Early this year, the Philippine Competition Commission (PCC) Enforcement Office launched a leniency/whistleblower programme offering immunity from suit and reduction of fines to cartel members who will provide information that will help the PCC investigate and prosecute cartels. This forms part of the PCC’s increased efforts in cracking down on anti-competitive agreements and conduct.
The Philippine Competition Act (PCA) prohibits anti-competitive agreements such as price-fixing and bid-rigging, and other agreements which have the object or effect of substantially preventing, restricting or lessening competition. It also prohibits an entity/entities from abusing its dominant position by engaging in conduct that would substantially and negatively affect competition. Companies face up to P250 million (US$4.9m) in fines if found guilty of these acts.
Businesses were given a period of two years from the effective date of the law to reorganise their business structure or to renegotiate agreements in order to comply with provisions of the PCA. Ever since the transitory period ended last August 8, 2017, the PCC has been more aggressive in its enforcement activities.
Some of the industries that have been the subject of probes by the PCC include the garlic industry, international shipping lines (specifically, the imposition of unnecessary shipping charges on shippers) and the cement industry. More recently, the PCC has expressed its intention to look into an alleged cold storage cartel in the onion industry, and to probe whether recent power plant outages are an intentional scheme among power suppliers to raise electricity prices. It is also investigating allegations of bid rigging involving a government project awarded in 2017.
In 2018, the Enforcement Office opened 11 preliminary inquiries, nine of which ripened into full administrative investigations. Two of those full administrative investigations have been closed. One of the closed investigations involved the Philippine Academy of Ophthalmology (PAO) and Philippine Health Insurance Corporation (PhilHealth). The PAO’s mission guidelines requires ophthalmologists to first obtain permission from the PAO or the local ophthalmologist of an area before they can conduct a medical mission in the area. Philhealth will not compensate the ophthalmologists conducting the medical mission if such permission is not obtained from the PAO or the local ophthalmologist of the area. The Enforcement Office raised competition concerns regarding the foregoing practice because by requiring visiting groups to get permission from PAO/the local ophthalmologists before they can conduct a medical mission, the PAO effectively imposed a barrier to entry, effectively limited competition and facilitated the division of practice territory. However, despite such competition concerns, the investigation was closed as the parties were able to rectify the foregoing acts within the transitory period.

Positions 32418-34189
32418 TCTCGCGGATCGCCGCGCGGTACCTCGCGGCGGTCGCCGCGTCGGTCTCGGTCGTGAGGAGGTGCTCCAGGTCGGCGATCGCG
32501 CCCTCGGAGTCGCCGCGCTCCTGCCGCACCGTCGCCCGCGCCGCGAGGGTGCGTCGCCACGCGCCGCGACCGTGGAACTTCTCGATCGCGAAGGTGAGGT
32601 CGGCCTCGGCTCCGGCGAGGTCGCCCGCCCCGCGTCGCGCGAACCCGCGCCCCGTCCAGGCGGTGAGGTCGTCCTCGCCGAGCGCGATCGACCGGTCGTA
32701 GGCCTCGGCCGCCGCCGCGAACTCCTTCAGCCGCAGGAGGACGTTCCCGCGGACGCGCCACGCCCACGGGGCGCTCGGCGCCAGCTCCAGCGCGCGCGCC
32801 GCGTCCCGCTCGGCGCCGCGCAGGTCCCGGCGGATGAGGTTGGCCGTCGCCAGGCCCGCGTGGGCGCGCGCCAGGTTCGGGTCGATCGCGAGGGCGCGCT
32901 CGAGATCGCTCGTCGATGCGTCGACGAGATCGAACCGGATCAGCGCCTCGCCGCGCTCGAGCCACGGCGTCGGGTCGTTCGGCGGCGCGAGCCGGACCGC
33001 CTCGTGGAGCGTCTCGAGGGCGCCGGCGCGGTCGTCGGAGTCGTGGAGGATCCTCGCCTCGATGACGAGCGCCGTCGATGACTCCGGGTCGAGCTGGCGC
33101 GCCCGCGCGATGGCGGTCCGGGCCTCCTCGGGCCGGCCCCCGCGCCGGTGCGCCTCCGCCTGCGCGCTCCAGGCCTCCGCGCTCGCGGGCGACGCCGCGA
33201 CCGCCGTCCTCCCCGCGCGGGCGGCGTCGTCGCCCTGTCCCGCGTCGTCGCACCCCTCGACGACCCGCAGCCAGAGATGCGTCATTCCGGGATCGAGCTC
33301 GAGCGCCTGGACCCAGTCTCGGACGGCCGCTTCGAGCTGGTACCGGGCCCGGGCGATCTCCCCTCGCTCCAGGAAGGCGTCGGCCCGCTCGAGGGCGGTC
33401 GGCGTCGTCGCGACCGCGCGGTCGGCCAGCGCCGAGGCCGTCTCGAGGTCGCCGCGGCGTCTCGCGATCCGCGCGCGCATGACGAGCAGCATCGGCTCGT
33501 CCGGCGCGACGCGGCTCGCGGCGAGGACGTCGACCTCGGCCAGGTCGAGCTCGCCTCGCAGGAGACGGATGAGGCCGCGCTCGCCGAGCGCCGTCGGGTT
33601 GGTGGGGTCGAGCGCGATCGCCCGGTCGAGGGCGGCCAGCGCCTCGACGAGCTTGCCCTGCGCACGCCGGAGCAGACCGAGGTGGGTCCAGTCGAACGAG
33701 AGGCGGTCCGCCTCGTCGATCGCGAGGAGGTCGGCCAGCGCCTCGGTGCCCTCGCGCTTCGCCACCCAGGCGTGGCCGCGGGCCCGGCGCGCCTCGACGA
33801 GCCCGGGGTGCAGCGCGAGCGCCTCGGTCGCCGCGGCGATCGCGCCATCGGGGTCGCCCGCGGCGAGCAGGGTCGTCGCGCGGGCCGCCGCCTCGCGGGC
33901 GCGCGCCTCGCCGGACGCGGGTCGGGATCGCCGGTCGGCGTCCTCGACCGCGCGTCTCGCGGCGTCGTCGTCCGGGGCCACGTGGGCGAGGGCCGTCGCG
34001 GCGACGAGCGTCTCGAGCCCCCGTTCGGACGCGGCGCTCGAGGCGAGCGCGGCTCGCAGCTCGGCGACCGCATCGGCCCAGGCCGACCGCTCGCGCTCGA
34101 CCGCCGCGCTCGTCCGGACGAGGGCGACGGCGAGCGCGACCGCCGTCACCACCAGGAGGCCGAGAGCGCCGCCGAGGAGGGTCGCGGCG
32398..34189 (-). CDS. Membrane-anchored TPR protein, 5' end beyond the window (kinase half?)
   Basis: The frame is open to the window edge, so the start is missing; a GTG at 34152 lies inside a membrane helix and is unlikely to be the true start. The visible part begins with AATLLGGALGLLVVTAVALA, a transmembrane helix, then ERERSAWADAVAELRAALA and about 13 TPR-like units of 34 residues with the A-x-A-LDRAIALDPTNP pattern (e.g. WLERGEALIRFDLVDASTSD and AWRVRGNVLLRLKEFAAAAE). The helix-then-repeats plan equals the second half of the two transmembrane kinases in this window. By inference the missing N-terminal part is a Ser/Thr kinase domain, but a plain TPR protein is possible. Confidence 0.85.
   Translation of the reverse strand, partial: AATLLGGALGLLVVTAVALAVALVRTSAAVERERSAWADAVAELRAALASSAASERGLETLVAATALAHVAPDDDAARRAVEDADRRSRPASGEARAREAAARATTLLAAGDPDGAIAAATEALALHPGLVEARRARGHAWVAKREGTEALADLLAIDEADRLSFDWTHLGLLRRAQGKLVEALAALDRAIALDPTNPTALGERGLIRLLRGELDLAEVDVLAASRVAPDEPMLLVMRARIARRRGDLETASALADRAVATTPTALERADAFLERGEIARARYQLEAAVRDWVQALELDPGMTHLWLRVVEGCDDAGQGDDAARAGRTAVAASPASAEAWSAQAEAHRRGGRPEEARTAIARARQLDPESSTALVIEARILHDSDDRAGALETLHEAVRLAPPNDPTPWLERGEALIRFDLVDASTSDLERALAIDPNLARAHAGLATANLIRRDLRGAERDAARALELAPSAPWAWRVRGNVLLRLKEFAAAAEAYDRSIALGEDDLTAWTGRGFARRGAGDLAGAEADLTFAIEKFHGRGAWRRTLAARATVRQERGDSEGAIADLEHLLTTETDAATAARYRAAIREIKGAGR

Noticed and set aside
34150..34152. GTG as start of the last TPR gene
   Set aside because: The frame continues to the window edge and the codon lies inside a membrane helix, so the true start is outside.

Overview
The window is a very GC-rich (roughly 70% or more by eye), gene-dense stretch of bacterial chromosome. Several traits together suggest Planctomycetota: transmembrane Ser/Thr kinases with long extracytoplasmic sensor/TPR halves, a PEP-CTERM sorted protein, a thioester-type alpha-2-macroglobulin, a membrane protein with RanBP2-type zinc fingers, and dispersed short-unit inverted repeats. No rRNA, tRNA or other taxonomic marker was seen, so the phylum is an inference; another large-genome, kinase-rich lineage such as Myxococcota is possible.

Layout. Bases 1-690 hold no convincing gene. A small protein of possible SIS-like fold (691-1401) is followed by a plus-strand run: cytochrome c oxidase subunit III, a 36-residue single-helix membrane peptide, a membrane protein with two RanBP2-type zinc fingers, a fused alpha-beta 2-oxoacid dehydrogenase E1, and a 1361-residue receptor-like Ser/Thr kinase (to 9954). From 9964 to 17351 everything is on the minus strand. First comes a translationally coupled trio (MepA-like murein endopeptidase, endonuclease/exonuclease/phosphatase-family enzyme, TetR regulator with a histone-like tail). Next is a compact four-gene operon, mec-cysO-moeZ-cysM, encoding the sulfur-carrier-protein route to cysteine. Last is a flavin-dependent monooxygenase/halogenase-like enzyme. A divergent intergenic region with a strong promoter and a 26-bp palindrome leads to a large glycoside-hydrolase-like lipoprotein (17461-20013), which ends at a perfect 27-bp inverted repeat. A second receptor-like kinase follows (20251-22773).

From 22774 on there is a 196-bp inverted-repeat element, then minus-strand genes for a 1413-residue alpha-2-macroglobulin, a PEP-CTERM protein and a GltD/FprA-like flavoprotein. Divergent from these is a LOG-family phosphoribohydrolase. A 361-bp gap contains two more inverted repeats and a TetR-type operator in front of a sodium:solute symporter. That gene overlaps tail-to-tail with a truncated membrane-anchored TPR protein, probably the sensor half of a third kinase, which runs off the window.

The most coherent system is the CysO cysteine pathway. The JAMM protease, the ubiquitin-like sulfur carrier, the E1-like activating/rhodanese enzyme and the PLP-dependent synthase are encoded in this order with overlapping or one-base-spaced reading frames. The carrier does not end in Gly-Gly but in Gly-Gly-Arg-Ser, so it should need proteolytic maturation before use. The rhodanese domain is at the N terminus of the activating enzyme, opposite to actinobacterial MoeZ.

The other closed investigation involved the vessel fumigation business. The unnamed complainant alleged that certain inspection companies were engaged in irregular post-fumigation inspection to undermine the business reputation of the complainant, and that a major fumigation company was involved in the scheme. The Enforcement Office did not find any evidence which supported collusion among the inspectors. The Enforcement Office also noted that the major fumigation company allegedly involved in the scheme did not have sufficient market power to be considered as dominant in the vessel fumigation market. They also noted that there were many players in the vessel fumigation market, and that barriers to entry into the business were generally low. Further, customers can easily switch between fumigators without incurring any significant additional cost (ie, switching costs were low).
Recently, the Enforcement Office filed a case against a mass housing developer for imposing an exclusive internet service tie-up on its tenants, preventing them from availing of the services of other internet service providers. Aside from preventing other providers from installing fixed-line internet on units, the developer also prevented other providers from marketing to the condominium residents. It marks the first time the Enforcement Office has filed a case for abuse of dominant position under the PCA. It will be interesting to see how the case will turn out as it will set the standard of how similar cases will be prosecuted in the future.
Competition law is a relatively new concept in the Philippines, hence many businesses may not even be aware that they are engaging in activities or are parties to agreements that may be considered as anti-competitive. They may be engaged in agreements or conduct which may have been permitted before, but which must now be reevaluated in light of the PCA and the expiration of the two-year transitory period. This is why it is important for practitioners to remain abreast of developments in this emerging field, so that they can effectively guide businesses in complying with the provisions of the PCA.
As the PCC increasingly expands its capabilities in investigating and prosecuting anti-competitive agreements and conduct, businesses and competition law practitioners must keep up.
The views and opinions expressed in this article are those of the author. This article is for general informational and educational purposes, and not offered as, and does not constitute, legal advice or legal opinion.
(Note: This article first appeared in Business World, a newspaper of general circulation in the Philippines.)
The author is an Associate of the Corporate and Special Projects Department of the Angara Abello Concepcion Regala & Cruz Law Offices (ACCRALAW). She may be contacted at email@example.com or (632) 830-8000.
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